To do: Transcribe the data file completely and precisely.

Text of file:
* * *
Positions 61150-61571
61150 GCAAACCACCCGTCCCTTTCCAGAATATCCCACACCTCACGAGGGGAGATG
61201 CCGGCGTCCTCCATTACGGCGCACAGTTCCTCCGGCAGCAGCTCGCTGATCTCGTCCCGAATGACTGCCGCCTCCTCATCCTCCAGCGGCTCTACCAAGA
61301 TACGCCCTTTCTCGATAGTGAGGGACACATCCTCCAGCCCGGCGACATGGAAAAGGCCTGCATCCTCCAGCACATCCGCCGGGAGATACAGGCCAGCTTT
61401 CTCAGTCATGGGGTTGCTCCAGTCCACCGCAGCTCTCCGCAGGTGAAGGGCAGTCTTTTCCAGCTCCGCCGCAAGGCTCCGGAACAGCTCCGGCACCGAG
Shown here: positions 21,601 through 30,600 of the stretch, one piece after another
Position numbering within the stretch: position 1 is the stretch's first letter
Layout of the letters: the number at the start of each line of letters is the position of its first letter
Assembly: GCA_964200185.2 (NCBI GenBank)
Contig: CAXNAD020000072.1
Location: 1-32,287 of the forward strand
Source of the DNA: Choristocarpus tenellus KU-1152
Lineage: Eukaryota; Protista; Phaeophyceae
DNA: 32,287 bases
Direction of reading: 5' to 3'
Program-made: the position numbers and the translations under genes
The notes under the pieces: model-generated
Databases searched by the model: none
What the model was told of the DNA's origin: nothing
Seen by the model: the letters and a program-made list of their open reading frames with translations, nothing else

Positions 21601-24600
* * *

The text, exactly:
Positions 61150-61571
61150 GCAAACCACCCGTCCCTTTCCAGAATATCCCACACCTCACGAGGGGAGATG
61201 CCGGCGTCCTCCATTACGGCGCACAGTTCCTCCGGCAGCAGCTCGCTGATCTCGTCCCGAATGACTGCCGCCTCCTCATCCTCCAGCGGCTCTACCAAGA
61301 TACGCCCTTTCTCGATAGTGAGGGACACATCCTCCAGCCCGGCGACATGGAAAAGGCCTGCATCCTCCAGCACATCCGCCGGGAGATACAGGCCAGCTTT
61401 CTCAGTCATGGGGTTGCTCCAGTCCACCGCAGCTCTCCGCAGGTGAAGGGCAGTCTTTTCCAGCTCCGCCGCAAGGCTCCGGAACAGCTCCGGCACCGAG
Shown here: positions 21,601 through 30,600 of the stretch, one piece after another
Position numbering within the stretch: position 1 is the stretch's first letter
Layout of the letters: the number at the start of each line of letters is the position of its first letter
Assembly: GCA_964200185.2 (NCBI GenBank)
Contig: CAXNAD020000072.1
Location: 1-32,287 of the forward strand
Source of the DNA: Choristocarpus tenellus KU-1152
Lineage: Eukaryota; Protista; Phaeophyceae
DNA: 32,287 bases
Direction of reading: 5' to 3'
Program-made: the position numbers and the translations under genes
The notes under the pieces: model-generated
Databases searched by the model: none
What the model was told of the DNA's origin: nothing
Seen by the model: the letters and a program-made list of their open reading frames with translations, nothing else

Positions 21601-24600